East of the I-29 split, I-80 travels northeast for the next 20 miles (32 km). It passes through eastern Council Bluffs where it serves a commercial/residential area. At exit 8, US 6 exits the freeway and heads west. The Interstate leaves Council Bluffs and speed limit increases to 70 mph (110 km/h).[5] Here, I-80 roughly follows the course of Mosquito Creek past Underwood and Neola, both of which are served by interchanges. About two miles (3.2 km) of Neola, I-80 curves to the east as it meets the eastern end of I-880 at a directional T interchange.[6]

A highway underneath a clear sky surrounded by harvested cropland and green pastures.
I-80 rolling through western Iowa

For the next 50 miles (80 km), I-80 runs in more or less a straight line. Interchanges occur at regular intervals; three to six miles (4.8 to 9.7 km) of Pottwattamie and Cass county farmland separate each exit from the next. Near Avoca, it crosses the West Nishnabotna River and meets US 59. East of the interchange, the Interstate crosses the eastern branch of the West Nishnabotna River. As I-80 approaches the area north of Atlantic, there are three interchanges, Iowa 173, County Road N16 (CR N16), and US 71, which serve the western, central, and eastern parts of the city, respectively. Iowa 173, which serves Atlantic by way of Iowa 83, also connects to Elk Horn and Kimballton. US 71, which continues north toward Carroll, carries US 6 traffic to the Interstate. At this point, US 6 begins the first of three instances when its traffic is routed along I-80. In the eastern part of Cass County, the two routes meet the northern end of Iowa 148.[7]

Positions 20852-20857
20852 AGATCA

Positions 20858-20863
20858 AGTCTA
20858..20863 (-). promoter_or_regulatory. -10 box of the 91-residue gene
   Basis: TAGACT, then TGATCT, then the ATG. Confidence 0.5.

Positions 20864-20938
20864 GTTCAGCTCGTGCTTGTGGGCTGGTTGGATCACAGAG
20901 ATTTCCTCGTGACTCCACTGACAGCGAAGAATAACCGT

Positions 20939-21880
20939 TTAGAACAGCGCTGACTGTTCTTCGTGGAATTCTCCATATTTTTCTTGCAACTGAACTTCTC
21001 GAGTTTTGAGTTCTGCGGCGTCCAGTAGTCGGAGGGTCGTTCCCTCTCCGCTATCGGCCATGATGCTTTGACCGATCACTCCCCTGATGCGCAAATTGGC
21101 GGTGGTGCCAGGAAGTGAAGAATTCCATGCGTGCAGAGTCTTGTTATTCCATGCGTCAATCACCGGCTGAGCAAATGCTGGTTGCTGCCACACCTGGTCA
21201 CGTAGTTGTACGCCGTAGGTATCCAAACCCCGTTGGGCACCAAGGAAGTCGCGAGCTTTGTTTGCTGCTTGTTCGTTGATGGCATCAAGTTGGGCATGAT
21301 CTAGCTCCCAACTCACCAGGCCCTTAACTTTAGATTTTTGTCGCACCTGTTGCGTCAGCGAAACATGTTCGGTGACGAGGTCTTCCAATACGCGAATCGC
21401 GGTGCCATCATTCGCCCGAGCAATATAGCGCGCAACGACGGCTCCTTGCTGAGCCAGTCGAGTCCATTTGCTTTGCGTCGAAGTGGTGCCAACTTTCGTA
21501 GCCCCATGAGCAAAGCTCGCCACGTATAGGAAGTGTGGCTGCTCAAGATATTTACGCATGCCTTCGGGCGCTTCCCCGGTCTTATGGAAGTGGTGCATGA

As I-80 and US 6 approach Adair, the highways curve slightly to the south to bypass the community. There are two interchanges in Adair; both of the intersecting roads, at one time or another, carried US 6. CR G30, the White Pole Road, was the original alignment of US 6,[8] while CR N54 has not carried US 6 since 1980.[9][10] Further east is an interchange with Iowa 25. About one mile (1.6 km) south of the interchange is Freedom Rock. Each year for Memorial Day, the rock is repainted with a patriotic scene by local artist Ray "Bubba" Sorenson II.[11] Near Dexter, I-80 and US 6 graze the northwestern corner of Madison County.[12] After two miles (3.2 km), the routes enter Dallas County and meet CR F60, another former alignment of US 6.[13]

Central Iowa

Continuing east, the two routes follow a due-east section of highway, where they pass Earlham. Near the CR F90/CR P58 interchange, they start heading northeast towards Des Moines. At De Soto, US 6 splits away from I-80 at the interchange with US 169. Tourists who want to see the covered bridges of Madison County (made famous by the book The Bridges of Madison County) and the birthplace of John Wayne, are directed to follow US 169 south to Winterset.[14][15] Between De Soto and Van Meter, the Interstate crosses the middle and north branches of the Raccoon River, which converge just south of the crossing of the North Raccoon River.[16]

As the highway gets closer to Des Moines, it moves more sharply to the northeast. In southern Waukee, there is an interchange with Grand Prairie Parkway, the first diverging diamond interchange in the state.[17] As I-80 enters West Des Moines, the speed limit lowers to 65 mph (105 km/h) and the path of the Interstate straightens out to the east at the Jordan Creek Parkway exit.[18] The highway adds a third lane eastbound and drops the third lane westbound. Almost two miles (3.2 km) to the east is the interchange with I-35, which also marks the beginning of I-235. Eastbound I-80 exits the freeway via a flyover ramp to northbound I-35; eastbound I-235 begins as the continuation of the I-80 freeway.[19] Locally, this exit is called the West Mixmaster.[20]